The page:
So I could go on and on, but quietly, these autonomous systems are increasing all around us. They're becoming faster and smarter, and they need us less and less. I think it's one testament to how prevalent these things are that we just don't see them. We don't even notice the robots all around us that are doing things like changing traffic patterns. And they're getting smarter faster.
Remember what I said about Moore's law? This is the regular scale. So a linear increase-- you can see the way most things grow is a linear increase like that red line. Moore's law says that computer software will get better and more efficient and smarter, along the green line.
So brain scientists believe that a computer, to do the work of a human mind, would need an exaflops, processor. A processor that would need to do a billion billion floating point operations per second. That's 10 of the 18th power. The biggest computers today are about 10 to the 15th power, about 33 petaflops.
If you sort of look at this graph, you can see where Watson is, the biggest, smartest computers in the world aren't yet as quite as smart as a rat, which I find incredibly reassuring. Between where computers are today and where a human brain would be, you actually would need to have about a 100,000-fold increase. The thing would need to get 100,000 times more powerful before it rivals a human mind-- also very reassuring.
But-- and this is an important but-- the growth is exponential. So these things aren't increasing along the red line I showed you before. They're increasing along the green line.
So these same brain scientists and computer scientists now think that a computer will have that exaflop processor somewhere around 2018-- not in our distant future. In our very near present, a computer will have more processing power than a human brain. And before too long, that computer will be the size of a phone in your pocket. Those same scientists think, by the way, that by 2026, a single computer will have more processing power than every person who has ever lived, combined. So this is not something for our remote future.
And I want to underscore this kind of an exponential nature of growth, and the pace of it, with a story. This is a story in part about Watson. But more a story about Watson's grandfather, a computer called Deep Thought. So in 1988, there were two computer scientists named Gordon Campbell and Feng-hsiung Hsu. And they had a crazy idea-- they wanted to build a chess-playing computer.
Now, there was a lot of people who built chess-playing computers before, but these guys wanted to build the ultimate chess-playing computer. And they wanted to challenge the greatest grandmaster in the world to a game of chess. Now this was silly, because at the time, the best chess-playing computers never really could beat a grandmaster at chess. The grandmasters were much, much better.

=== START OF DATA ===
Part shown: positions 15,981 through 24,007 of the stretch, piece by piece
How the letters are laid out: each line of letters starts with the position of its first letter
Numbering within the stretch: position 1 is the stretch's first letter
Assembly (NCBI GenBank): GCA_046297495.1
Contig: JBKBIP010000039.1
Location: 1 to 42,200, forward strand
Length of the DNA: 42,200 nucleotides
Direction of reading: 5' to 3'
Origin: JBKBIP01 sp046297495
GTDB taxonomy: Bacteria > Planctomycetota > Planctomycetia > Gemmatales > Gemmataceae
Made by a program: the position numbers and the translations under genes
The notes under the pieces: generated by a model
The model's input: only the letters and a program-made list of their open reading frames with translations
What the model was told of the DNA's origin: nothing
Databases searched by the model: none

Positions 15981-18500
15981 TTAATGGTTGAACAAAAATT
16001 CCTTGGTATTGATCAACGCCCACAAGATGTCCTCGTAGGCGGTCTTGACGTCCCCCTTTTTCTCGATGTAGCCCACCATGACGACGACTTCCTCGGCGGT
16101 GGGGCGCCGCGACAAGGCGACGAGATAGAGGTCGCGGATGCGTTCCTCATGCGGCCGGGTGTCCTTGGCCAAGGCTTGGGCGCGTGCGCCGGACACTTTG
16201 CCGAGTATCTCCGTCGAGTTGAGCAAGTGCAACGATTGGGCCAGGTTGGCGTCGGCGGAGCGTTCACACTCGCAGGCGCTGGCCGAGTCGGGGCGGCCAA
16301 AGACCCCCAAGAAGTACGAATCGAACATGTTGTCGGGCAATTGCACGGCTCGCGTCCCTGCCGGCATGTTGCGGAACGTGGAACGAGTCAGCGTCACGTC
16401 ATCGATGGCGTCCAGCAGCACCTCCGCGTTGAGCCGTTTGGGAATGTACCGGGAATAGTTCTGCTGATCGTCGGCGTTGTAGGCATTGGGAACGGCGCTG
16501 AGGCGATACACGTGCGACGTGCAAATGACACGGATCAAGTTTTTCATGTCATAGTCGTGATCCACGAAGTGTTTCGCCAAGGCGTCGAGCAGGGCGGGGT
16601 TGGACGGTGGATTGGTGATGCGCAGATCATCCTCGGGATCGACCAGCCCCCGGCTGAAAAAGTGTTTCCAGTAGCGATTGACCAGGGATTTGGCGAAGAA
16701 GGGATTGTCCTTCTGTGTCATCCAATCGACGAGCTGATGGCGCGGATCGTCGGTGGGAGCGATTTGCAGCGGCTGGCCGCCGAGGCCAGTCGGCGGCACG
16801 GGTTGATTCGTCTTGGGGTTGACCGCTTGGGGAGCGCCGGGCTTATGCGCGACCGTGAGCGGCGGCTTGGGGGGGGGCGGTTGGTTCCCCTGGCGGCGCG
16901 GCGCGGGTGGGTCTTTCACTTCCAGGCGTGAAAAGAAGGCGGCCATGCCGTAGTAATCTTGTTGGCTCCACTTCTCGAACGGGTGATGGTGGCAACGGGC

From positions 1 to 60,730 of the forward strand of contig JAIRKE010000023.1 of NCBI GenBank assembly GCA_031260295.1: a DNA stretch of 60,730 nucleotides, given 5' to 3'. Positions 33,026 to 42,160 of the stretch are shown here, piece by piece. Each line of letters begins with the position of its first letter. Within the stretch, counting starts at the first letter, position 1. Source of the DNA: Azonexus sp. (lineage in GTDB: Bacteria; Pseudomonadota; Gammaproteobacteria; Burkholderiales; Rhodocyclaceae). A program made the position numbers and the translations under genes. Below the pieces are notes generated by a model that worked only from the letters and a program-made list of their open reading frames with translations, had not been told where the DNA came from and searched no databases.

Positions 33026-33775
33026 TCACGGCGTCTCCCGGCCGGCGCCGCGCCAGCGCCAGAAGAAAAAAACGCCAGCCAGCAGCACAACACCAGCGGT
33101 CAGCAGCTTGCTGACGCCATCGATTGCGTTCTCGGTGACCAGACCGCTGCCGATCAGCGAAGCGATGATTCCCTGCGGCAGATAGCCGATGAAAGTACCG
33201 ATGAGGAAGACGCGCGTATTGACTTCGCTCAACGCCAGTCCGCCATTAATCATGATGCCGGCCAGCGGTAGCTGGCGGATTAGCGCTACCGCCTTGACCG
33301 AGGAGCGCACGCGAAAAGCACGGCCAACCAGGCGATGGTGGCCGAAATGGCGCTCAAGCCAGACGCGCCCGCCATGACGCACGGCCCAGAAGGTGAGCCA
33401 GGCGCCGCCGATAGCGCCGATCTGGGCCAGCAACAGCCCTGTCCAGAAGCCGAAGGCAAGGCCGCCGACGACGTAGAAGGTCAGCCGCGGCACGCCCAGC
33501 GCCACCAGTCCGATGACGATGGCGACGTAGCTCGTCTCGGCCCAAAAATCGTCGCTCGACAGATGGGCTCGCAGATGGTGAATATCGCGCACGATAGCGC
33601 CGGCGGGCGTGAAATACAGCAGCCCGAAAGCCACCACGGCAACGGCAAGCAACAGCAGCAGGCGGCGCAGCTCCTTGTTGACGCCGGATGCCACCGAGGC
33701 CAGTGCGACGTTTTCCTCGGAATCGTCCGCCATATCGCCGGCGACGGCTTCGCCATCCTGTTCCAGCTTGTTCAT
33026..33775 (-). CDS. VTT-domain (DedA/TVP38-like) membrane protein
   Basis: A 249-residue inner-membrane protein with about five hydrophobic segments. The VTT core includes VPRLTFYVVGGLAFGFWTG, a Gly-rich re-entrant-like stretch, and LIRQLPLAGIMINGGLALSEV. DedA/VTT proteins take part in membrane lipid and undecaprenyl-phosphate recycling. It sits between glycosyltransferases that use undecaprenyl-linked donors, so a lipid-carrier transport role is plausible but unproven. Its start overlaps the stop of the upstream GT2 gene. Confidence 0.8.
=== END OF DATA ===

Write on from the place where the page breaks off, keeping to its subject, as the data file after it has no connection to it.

So they wanted to beat a grandmaster. And they didn't just pick any grandmaster. They picked the Michael Jordan of chess-- Garry Kasparov. So they challenged Garry Kasparov to a game of chess.
Let me underscore-- Garry Kasparov was the man, all right? He was undefeated in match play for like 10 years. From 1986 to 2005, no chess player ever beat him in match play. So they played in 1988.
And Garry Kasparov did what everyone thought Garry Kasparov would do. He toyed with the machine. He destroyed it. And after the match, he said, one day, someone will invent a computer that it will take all of faculties to beat. But that is many, many years from now.
It was a huge embarrassment for Campbell and Hsu. But one important thing happened after that-- IBM took notice and hired the guys. They were grad students at Carnegie Mellon. IBM brought them in-house and said, this is an interesting technology. We'd like to invest in it-- go.
So they began in 1988 to build Deep Blue. And I think IBM sort of understood that exponential curve, and saw where things were pointing. So in 1996, eight years later, they challenged Kasparov to a rematch. And Kasparov, being very Kasparov, sai, of course. I'll play your machine any time you want.
And actually, this time, Deep Thought won one of the six games, but Kasparov won the other five very handily. It really wasn't even close. So it was curious then when Campbell and Hsu came back one year later, in 1997, and said, again.
Kasparov says, guys, you had eight years. How much better do you think this machine could have gotten in the last one year? Well, the answer was, much better.
In 1997, Garry Kasparov won game one of a six-game series. And that was important because it was the last time that a grandmaster was ever able to beat a chess-playing computer. The best chess-playing computers, have been, since that first match in 1997, always better.
The Deep Blue won match two, played matches three through five to a draw, and then in the sixth match, destroyed Kasparov. It was embarrassing. He wasn't even close.
And humans have not been able to beat the best chess-playing computer ever since then. So what happened? Kasparov confidently in 1997 because he was thinking along the red line. He was thinking about linear increases. How much better could it have gotten in the last year? But the answer is that Deep Blue was learning across the green line. And when you get to that inflection point, the answer is, it could learn a lot in that year.
I tell this story because it's kind of a cautionary tale. When we think about robots, we think about stupid toys, right? We think about remote-controlled helicopters. But these remote-controlled helicopters aren't going to be helicopters in a couple of years. They're going to be much more functional robots.